“I could never do that.” The limitations of this statement alone speak volumes. How many times have you said this to yourself? I admit it. I was guilty. “I could never be a runner.” These are words that have been said to me more times than I can count. What many people don’t know is that these words used to slip right off my own tongue.
Whenever my high school softball coach made us run a mile before practice they bounced around in my head, my decision solidified. I was not a runner. It hurt too much. It seemed impossible. I never understood how anyone could enjoy such discomfort!
So what changed? Fast forward about 16 years from my high school softball days and there I was. A lucky mom of two little boys, 5 and 8 years old. Both were involved in wrestling, spending countless hours at practices with the club, working out in the garage, doing far more push ups, sit ups, and conditioning exercises than most adults I knew. Their dedication at such a young age always made my heart burst with pride. We had our share of wins and losses and lessons learned on the mat. Talk about blood, sweat, and tears! At such a young age, learning to handle your raw emotions, no matter what the result of a match, is especially difficult. I spent many a Saturday afternoon watching my child sob uncontrollably, crouching in the corner of a school hallway, defeated and spent. I learned to give them their space, and tend to their needs later once they had been coached by Daddy on how to recover from this defeat. Get back up, dust yourself, off, and work harder next time.
My boys continued to inspire me. Hunter, just 8 years old at the time, qualified for MAWA’s, the Mid Atlantic Wrestling Association national tournament which is a coveted goal for many elementary wrestlers. To help him stay in shape during the weeks leading up to the competition, we thought he should add some running into his workouts. Enter me. Thirty-three years old, ex-soccer and softball player, previously athletic person who just had not made exercise a priority in my adult life. My husband’s knees are not the greatest, so by default it was up to me.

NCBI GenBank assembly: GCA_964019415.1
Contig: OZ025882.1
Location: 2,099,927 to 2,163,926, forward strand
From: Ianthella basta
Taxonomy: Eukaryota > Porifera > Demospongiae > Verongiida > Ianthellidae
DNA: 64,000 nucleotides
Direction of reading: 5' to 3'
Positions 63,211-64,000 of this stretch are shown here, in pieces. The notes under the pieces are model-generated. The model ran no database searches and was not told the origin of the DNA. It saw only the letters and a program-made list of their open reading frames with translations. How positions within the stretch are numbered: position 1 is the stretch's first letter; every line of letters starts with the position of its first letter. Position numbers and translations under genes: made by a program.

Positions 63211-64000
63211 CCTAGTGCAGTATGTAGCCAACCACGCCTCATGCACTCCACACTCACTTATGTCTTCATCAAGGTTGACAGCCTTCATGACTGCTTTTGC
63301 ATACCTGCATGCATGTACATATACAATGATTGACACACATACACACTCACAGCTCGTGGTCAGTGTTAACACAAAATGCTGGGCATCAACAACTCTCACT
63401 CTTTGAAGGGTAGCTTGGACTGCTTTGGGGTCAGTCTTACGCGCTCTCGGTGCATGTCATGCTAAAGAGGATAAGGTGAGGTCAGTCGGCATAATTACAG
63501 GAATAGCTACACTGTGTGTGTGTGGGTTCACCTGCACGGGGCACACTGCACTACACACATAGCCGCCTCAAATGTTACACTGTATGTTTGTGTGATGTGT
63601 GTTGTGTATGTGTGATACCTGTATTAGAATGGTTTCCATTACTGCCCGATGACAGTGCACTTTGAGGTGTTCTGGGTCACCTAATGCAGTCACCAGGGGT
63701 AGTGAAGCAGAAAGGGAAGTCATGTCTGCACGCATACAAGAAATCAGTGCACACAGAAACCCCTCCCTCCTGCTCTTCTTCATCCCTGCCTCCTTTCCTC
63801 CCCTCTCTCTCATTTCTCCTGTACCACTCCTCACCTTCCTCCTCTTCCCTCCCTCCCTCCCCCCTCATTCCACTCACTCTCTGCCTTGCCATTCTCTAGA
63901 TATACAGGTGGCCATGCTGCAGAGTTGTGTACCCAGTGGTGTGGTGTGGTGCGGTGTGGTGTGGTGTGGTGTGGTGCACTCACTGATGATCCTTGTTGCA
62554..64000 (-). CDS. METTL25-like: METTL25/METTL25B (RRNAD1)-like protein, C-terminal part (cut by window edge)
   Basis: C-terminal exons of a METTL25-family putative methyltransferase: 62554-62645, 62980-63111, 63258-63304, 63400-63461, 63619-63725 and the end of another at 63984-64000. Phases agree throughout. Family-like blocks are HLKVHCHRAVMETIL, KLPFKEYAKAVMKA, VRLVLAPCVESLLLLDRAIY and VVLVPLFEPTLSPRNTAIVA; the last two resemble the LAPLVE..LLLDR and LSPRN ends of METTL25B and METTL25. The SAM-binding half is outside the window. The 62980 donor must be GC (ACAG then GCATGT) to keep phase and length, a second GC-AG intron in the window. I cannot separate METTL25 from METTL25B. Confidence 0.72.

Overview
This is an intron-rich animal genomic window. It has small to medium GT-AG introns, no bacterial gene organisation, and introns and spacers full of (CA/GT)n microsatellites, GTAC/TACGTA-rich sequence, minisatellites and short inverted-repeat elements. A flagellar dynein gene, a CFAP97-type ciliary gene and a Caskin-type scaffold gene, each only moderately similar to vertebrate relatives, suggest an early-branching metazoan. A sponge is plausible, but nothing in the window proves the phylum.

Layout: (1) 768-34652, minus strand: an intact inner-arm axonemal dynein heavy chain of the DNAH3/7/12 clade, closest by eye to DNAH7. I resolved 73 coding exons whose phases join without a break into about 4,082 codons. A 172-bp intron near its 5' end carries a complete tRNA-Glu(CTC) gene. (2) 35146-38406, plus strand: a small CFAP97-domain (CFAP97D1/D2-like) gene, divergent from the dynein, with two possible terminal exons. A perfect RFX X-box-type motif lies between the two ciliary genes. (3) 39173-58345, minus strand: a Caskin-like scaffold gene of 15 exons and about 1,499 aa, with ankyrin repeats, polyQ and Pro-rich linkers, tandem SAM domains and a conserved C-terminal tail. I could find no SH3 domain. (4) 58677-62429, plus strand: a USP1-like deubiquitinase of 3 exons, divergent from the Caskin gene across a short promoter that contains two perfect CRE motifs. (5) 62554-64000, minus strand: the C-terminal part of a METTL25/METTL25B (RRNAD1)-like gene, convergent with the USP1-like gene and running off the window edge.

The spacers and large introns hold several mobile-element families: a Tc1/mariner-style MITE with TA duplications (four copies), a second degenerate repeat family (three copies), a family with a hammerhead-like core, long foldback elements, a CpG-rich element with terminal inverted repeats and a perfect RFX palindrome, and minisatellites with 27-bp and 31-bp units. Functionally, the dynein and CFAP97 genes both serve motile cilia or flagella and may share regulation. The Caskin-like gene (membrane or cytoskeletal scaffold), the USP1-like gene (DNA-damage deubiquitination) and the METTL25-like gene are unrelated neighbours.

I still remember the afternoon Hunter and I laced up our Nikes and headed out the door for “just a mile”. Everything was going great…for the first quarter mile. And then my lungs started to hurt. I couldn’t breathe. I was uncomfortable. The struggle was real. My child ran effortlessly ahead of me and I had to stop to catch my breath. I started up again, but soon realized a mile wasn’t going to happen. Not for me. Not that day. I continued alternating between walking and trying to run until we completed our mile.
Frustrated and angry with myself for not being able to run a mile without stopping, I realized that this was my chance. My opportunity to practice what we preach. Get back up, dust myself off, and work harder next time. The stubborn side of me had reared its ugly head and I was not a quitter.
The very next day Hunter and I laced up our Nikes, and set out down the road. I had decided to start with small reachable goals. Run the quarter mile I had been able to do yesterday, then go two driveways farther. Each day we set out, we ran another driveway, telephone pole, or mailbox farther. Eventually I reached a mile and we didn’t stop there. A runner had been born. Although I didn’t consider myself one yet (it’s funny how we do that), a fire had been lit inside me. Before I knew it, Hunter and I were running a 1.5 mile loop without stopping, crashing onto the front lawn as soon as we arrived back home. Together we would look up at the sky, trying to catch our breath, with satisfied smiles on our faces.
Not unlike wrestling, running comes with its share of triumph and defeat. The difference is, I am not standing on a mat in front of hundreds of people when a run does not go my way. Hunter went to MAWA’s that year and lost all of his matches. However, 5 years later he stood on that podium in Maryland with a hard earned plaque in his hand. Wrestling is the toughest sport there is, hands down. I am inspired everyday to work harder in my running because of my boys. I have miles to go for them. I will never reach the same level of grit and determination as they have in their sport, but with each mile I get a little closer.